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Standing in solidarity: spring break immersion trips through the Center for Social Concerns

| Thursday, March 24, 2022

Over spring break, groups of students traveled to Immokalee, Florida for the Migrant Experiences seminar and to Washington, D.C. for the Educational Equity seminar.

Seminars are courses offered through the Center for Social Concerns. Groups meet during the semester in an academic setting with the course culminating in an immersion trip over fall or spring break.

Bianca Widjaja
Students in the Educational Equity seminar at the Lincoln Memorial in Washington, D.C.

Maggie Lenhart, a junior and one of the leaders for the Migrant Experiences seminars, explained that the seminars are not traditional service trips.

“They have some portions of service involved with the organizations we are collaborating with,” Lenhart said.” But what we are really doing is going to interact with and build relationships with people who have a direct lived experience of these issues.”

The goal of the Migrant Experiences seminar was to “engage and be in solidarity with the community by understanding both their challenges, what motivates them, and the beauty they find within their community despite some of the injustices they are facing,” Lenhart said. 

According to junior Kayleigh Monahan, co-leader for the Educational Equity seminar, the goal of the seminar that traveled to D.C was “to quote the course description, to ‘begin to cultivate a vision of just education informed by an awareness of power, privilege and positionality.’” 

Seminar leaders spend months preparing for the immersion trips. The preparation includes engaging in team bonding activities within their groups, reaching out to community partners, scheduling meetings and planning itineraries, according to Lenhart.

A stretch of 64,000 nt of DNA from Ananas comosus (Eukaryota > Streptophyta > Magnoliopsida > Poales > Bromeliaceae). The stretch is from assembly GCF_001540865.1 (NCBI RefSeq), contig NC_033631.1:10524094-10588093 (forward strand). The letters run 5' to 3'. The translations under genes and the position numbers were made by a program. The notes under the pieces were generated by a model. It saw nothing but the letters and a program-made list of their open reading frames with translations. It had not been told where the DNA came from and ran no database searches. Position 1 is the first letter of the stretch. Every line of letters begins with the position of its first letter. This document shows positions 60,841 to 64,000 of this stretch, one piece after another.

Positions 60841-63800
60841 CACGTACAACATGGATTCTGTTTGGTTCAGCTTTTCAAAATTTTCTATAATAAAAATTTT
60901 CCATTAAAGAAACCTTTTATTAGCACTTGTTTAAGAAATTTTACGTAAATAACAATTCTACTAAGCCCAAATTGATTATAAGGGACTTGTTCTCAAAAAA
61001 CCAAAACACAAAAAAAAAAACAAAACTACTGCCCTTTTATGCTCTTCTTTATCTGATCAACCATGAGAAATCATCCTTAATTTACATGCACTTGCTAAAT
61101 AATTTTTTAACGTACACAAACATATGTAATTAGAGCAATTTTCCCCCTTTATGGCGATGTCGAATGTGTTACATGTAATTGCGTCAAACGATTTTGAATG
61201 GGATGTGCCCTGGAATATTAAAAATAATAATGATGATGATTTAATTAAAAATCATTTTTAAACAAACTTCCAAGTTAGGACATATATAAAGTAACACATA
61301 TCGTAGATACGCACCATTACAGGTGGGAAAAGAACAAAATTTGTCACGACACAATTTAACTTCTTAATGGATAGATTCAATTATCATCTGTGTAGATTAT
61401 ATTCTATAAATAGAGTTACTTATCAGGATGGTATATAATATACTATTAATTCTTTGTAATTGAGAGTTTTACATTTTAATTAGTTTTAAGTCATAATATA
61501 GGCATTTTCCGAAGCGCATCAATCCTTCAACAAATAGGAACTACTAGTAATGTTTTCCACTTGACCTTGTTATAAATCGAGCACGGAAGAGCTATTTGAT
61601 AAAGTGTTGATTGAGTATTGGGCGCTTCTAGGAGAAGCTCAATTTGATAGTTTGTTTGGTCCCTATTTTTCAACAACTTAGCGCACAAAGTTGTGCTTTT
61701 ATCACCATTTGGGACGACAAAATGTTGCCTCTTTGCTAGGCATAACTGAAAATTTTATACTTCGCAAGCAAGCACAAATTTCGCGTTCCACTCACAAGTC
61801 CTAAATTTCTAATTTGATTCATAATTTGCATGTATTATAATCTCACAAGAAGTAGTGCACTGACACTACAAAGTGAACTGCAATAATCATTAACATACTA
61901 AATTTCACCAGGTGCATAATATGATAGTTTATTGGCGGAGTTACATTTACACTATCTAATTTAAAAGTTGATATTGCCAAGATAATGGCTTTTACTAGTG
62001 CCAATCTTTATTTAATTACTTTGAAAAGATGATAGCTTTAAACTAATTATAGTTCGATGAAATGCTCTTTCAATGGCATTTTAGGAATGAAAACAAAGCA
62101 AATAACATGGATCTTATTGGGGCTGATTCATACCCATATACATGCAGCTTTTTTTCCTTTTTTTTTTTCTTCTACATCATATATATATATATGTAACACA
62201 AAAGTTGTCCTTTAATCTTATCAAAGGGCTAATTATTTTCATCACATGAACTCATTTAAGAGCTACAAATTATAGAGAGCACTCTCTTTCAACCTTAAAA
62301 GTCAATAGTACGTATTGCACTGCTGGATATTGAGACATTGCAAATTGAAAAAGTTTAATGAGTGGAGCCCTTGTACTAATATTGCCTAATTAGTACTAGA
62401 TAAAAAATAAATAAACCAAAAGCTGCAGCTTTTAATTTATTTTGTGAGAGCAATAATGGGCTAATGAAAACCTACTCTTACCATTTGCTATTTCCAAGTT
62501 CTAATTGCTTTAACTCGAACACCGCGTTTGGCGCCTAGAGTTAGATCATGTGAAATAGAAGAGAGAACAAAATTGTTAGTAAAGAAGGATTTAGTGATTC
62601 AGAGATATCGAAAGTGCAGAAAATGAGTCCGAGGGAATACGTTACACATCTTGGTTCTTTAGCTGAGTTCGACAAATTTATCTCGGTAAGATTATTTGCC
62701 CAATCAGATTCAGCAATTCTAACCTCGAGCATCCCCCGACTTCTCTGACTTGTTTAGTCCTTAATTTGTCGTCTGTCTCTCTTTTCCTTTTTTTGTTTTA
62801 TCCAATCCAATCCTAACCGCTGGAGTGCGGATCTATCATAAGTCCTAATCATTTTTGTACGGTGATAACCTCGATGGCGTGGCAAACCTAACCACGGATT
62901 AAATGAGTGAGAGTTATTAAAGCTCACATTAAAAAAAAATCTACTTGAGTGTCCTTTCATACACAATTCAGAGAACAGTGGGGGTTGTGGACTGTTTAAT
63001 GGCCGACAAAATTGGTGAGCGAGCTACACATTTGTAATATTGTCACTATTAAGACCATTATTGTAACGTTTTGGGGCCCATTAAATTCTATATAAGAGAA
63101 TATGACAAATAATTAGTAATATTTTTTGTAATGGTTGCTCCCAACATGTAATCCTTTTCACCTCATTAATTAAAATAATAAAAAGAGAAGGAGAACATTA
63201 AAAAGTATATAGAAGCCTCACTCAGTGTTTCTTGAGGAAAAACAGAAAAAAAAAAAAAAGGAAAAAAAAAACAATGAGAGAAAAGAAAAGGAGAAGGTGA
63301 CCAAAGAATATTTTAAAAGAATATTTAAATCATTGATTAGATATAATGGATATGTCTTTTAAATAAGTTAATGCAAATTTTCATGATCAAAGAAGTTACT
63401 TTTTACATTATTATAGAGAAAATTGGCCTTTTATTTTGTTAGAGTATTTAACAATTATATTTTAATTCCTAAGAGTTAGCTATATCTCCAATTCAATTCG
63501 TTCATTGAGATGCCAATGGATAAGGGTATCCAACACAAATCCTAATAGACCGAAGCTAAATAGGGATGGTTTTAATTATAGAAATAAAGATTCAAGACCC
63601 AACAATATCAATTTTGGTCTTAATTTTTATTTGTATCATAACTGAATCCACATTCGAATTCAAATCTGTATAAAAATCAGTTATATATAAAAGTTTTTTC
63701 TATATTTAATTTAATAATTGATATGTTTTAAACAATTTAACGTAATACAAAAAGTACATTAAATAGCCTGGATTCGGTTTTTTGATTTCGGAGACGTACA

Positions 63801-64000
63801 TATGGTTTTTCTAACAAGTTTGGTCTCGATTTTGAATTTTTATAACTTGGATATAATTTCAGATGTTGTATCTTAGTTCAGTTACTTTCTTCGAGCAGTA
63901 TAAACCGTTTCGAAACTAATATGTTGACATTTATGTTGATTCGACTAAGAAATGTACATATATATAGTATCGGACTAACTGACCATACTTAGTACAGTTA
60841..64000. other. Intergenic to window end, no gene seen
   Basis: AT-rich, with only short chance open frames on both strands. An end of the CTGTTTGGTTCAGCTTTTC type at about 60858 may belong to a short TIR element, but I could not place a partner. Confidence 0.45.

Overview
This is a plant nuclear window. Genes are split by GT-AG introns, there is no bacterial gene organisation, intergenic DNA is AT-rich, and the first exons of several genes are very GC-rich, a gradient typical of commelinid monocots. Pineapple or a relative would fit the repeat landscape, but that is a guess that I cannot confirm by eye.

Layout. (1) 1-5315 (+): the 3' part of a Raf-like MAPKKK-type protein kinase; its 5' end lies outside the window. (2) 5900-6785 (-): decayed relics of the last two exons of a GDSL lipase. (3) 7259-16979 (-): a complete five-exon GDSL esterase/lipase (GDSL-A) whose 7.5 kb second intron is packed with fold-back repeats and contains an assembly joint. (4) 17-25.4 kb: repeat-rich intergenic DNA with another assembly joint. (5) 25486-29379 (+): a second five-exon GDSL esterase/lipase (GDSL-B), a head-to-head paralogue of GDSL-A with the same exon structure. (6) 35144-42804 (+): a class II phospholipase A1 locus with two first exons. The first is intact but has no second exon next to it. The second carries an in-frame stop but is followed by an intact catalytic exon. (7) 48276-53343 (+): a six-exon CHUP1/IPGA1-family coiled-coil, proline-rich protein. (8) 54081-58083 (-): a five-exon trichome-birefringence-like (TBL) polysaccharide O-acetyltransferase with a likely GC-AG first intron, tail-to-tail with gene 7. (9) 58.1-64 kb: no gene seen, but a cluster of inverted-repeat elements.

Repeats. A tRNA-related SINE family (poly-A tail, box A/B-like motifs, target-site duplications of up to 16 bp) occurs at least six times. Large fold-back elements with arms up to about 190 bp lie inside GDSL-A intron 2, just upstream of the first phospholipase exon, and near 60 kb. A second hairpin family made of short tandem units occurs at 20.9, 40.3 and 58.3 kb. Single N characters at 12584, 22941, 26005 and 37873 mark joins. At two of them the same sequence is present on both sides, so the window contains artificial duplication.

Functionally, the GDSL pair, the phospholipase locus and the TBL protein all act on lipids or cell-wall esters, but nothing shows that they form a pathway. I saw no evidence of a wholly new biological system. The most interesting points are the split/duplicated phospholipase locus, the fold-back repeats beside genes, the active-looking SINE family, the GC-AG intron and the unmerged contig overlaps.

Despite all of the planning that goes into the immersion trips, junior co-leader for the Educational Equity seminar Bianca Widjaja felt that the most memorable parts of the trip were conversations with other students and members of the community that were not planned.

“There is great value in entering into conversations with others and learning about them by listening,” she said.

Monahan noted she emerged from the seminar with a newfound understanding.

“None of us are able to change the world single-handedly, [but] it was comforting to know we are not alone in this mission,” she said.

For many students, the immersion trip helped to discern a career path. Monahan said it was “a good reminder to stay open-minded about where I am being called in the future and that there may be multiple fields where my gifts would be valuable.”

The immersion showed Widjaja how complex it is to create real change. But, this is necessarily a bad thing because there are so many people working together towards the same mission.

“I have come out of the immersion much more hopeful of the work that is being done to achieve justice while at the same time being more understanding as to what it takes to create change,” she said.

Monahan explained the importance of seminars as a space for learning.

“[Seminars] are a great space to connect with other students who are passionate about the same issues as you [and] are a great setting to challenge your perspective,” Monahan said.

Widjaja also emphasized the role that seminars have played in her life.

“I made connections with people and have learned things that have impacted how I see the world, especially as it relates to the call of standing in solidarity with those who are marginalized,” Widjaja said. 

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About Caroline Collins

Caroline is a sophomore environmental science major and journalism, ethics & democracy minor from N.J. She loves running, listening to Taylor Swift and not using the Oxford comma. She is currently one of the Assistant News Editors.

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